There are times when some things just don't look good.
Conspicuous consumption in hard times is one of them. Using money to muscle ahead of the common folk for services is another.
Along those lines, the "concierge" physician practices described in an Oct. 22 special report (p. 38) by reporters Michael Romano and Laura B. Benko are likely to tarnish the image of the medical community. Under these arrangements, affluent people can pay a steep annual retainer for preferred services and special attention. Those wealthy patients like the ability to see doctors whenever they want and to avoid the unpleasantness that ordinary people endure. Participating physicians say the "boutique" practices spare them payment hassles and ensure that they don't have to rush their patients.
This white-glove treatment would raise fewer eyebrows if this country could provide minimal healthcare coverage to all our citizens. Bioethicist Arthur Caplan of the University of Pennsylvania says it is morally objectionable to direct resources to the prosperous while nearly 40 million Americans can't pay for basic insurance. "I think the healthcare system is teetering toward intolerable stratification," Caplan says.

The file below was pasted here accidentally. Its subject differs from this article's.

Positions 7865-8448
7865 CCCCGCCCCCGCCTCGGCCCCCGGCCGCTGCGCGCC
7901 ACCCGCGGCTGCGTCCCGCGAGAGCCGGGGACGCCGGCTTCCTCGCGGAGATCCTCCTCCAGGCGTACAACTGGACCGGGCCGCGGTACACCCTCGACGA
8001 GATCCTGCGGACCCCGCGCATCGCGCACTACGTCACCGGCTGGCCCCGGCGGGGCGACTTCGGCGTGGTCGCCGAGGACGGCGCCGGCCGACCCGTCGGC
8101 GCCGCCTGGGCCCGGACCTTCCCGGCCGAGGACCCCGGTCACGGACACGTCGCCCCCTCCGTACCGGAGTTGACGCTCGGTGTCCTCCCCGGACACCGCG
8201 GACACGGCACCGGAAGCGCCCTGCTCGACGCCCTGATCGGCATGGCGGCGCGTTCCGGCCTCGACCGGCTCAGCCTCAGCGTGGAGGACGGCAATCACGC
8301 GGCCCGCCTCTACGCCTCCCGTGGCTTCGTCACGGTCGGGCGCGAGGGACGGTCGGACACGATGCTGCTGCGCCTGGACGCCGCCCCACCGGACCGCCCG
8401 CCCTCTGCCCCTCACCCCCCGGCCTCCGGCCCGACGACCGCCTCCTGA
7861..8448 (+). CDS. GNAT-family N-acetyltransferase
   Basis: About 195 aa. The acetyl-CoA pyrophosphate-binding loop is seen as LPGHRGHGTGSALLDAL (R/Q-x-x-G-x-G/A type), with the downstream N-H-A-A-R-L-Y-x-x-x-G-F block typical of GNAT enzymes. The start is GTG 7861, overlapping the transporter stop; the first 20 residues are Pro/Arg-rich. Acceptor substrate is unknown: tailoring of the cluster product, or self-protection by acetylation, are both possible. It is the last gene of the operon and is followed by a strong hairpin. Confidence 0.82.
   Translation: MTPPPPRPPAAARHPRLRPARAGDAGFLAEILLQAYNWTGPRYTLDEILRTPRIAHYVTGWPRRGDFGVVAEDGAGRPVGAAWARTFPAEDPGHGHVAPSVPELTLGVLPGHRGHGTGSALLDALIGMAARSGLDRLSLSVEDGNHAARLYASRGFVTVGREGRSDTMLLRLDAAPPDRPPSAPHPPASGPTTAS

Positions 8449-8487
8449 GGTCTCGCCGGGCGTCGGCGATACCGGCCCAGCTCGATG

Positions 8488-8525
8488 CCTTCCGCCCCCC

Americans have always lived with economic stratification, with the wealthy getting a bigger piece of the pie. But when some people get no piece at all, trouble can ensue. Lawmakers, government agencies and medical associations are understandably beginning to take a long look at concierge practices.
Many people also will find it galling to contemplate the assertion that these practices allow doctors to spend more time with patients. The implication is that physicians will lavish their attention on people who shell out the most dollars. And consumers will reason, correctly, that if these doctors were willing to make less money, they could devote all the time they wanted to their patients.
Concierge physician practices are completely legal and, with proper regulation and restrictions, should be allowed in a free-market society. But that doesn't mean these physicians are doing anything good for the profession.